"When Peace Come": The Continuing Significance of Juneteenth
In honor of the 150th Anniversary of Juneteenth, come learn more about the meaning and significance of this important festival of freedom. On June 19, 1865, slaves in Galveston, Texas, learned not only that the Civil War was over but also that they had been freed 2 1/2 years earlier by the Emancipation Proclamation. Juneteenth has evolved into a cultural celebration commemorating peace, justice, and community that is celebrated by people of all races and creeds across the United States and around the world. Dr. Shennette Garrett-Scott, an Assistant Professor of U.S. History and African American Studies at the University of Mississippi, will provide a multimedia overview of Juneteenth from 1865 to the present day, with a special emphasis on Mississippi and Oxford-Lafayette County. Free and open to the public. All ages welcome.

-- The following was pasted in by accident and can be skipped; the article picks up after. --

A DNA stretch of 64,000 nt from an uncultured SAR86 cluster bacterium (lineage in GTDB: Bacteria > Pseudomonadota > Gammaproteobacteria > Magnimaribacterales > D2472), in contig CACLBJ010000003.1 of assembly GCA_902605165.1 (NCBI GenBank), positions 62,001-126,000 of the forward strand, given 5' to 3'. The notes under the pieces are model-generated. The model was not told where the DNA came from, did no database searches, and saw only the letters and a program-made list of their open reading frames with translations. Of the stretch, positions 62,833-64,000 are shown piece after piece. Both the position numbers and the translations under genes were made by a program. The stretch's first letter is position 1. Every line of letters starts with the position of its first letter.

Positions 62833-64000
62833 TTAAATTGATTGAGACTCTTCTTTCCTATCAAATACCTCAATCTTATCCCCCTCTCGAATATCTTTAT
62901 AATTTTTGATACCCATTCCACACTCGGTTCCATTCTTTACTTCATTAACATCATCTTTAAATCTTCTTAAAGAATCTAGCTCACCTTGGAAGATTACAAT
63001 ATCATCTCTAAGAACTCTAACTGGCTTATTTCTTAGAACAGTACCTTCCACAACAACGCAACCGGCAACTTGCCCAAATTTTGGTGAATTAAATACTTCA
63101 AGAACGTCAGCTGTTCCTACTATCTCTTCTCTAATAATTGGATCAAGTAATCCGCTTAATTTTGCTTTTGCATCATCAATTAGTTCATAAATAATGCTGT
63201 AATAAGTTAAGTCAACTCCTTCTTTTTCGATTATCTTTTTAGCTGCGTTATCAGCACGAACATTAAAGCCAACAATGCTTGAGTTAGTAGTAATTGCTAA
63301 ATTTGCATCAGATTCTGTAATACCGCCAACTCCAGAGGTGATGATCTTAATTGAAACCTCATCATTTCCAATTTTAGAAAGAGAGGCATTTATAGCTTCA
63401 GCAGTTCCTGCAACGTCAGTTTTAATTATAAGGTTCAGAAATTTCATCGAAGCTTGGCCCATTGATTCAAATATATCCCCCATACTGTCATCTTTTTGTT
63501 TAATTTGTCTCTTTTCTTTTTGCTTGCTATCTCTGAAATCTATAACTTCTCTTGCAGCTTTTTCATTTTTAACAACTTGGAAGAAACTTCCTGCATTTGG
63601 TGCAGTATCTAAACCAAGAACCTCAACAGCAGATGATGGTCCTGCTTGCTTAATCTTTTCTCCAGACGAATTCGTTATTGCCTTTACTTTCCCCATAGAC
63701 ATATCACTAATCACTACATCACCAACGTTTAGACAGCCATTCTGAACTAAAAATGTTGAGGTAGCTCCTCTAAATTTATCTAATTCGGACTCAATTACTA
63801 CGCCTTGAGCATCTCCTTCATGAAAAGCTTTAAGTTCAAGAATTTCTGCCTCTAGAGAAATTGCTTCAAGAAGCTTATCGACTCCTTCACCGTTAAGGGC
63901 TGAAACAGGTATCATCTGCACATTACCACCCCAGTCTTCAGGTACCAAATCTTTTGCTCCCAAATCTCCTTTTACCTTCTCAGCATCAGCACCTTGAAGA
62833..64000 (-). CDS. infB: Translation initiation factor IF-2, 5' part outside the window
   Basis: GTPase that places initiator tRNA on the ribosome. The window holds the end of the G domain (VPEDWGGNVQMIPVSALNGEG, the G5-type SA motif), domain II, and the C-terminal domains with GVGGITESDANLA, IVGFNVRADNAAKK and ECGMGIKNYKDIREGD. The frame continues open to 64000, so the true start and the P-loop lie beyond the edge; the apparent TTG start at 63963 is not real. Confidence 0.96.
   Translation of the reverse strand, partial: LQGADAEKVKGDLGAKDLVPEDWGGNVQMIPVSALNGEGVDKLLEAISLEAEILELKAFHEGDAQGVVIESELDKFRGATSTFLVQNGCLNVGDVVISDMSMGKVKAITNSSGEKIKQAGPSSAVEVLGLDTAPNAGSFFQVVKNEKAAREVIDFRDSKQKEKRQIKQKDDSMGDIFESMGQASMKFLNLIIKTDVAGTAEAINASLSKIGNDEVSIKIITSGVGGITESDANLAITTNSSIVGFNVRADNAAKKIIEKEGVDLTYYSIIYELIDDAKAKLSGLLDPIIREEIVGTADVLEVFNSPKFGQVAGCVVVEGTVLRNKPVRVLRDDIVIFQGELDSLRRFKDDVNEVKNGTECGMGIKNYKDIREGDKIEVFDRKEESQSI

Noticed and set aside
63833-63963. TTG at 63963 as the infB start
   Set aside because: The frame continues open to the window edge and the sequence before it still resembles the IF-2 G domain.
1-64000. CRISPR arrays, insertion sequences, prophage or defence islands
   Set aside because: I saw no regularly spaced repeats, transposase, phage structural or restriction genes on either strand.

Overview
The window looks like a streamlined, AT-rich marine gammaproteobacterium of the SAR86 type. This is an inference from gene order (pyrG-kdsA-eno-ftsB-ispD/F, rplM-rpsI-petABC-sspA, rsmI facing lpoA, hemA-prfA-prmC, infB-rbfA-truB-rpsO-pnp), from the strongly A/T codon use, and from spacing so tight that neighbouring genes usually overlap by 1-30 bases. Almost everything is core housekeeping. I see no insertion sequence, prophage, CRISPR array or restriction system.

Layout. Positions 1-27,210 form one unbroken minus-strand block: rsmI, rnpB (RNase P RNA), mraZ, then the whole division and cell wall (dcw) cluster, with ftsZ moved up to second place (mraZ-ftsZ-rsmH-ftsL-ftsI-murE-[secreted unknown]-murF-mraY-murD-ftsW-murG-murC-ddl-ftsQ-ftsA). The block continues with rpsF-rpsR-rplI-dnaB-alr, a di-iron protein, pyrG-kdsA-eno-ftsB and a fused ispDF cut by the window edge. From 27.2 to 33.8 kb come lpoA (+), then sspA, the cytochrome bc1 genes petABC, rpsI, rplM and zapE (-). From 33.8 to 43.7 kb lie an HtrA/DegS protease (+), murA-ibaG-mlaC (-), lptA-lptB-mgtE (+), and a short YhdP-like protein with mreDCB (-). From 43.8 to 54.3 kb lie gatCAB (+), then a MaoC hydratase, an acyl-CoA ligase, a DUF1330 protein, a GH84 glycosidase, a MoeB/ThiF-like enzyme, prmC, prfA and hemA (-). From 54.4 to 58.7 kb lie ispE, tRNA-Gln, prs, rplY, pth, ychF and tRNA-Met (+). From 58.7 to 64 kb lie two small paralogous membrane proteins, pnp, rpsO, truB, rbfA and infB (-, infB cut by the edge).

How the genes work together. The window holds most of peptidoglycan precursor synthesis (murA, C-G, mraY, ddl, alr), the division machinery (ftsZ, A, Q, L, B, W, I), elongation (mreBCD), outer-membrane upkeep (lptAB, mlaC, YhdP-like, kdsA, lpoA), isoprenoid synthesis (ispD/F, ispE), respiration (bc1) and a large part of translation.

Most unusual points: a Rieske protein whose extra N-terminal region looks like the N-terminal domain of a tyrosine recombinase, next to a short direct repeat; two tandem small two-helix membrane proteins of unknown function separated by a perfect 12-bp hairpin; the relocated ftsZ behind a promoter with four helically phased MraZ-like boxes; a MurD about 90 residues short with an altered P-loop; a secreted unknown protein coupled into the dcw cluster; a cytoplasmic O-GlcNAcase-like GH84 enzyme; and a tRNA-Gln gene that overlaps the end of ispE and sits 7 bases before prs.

AFRICAN AMERICAN MUSIC: LOOKING BACK
Centuries of music prepared and performed by Ricky Burkhead, Effie Burt, and Damein Wash.
Visit this page to view images from the 2014 performance at the Burns-Belfry.
VISIT THE BURNS-BELFrY MUSEUM
• Sunday 1:00 to 4:00
• Wednesday, Thursday, Friday 12:00 to 3:00 p.m.
Admission free but donations appreciated. Burns-Belfry is located an easy walk from the Square at 710 Jackson Ave., across the street from the Lafayette County jail. For further information call 662/281-9963 during museum hours.
SCHEDULE A GROUP VISIT
We welcome special visits by groups most days of the week with advance notice. To schedule your school, church, club, reunion, or other groups, call Darlene Copp at 662/513-9957 or email firstname.lastname@example.org. Alternate contact Jim Pryor at 662/801-4087. Please schedule as far out as possible since we rely on volunteers to host groups. At least 48 hours in advance is required.read Current News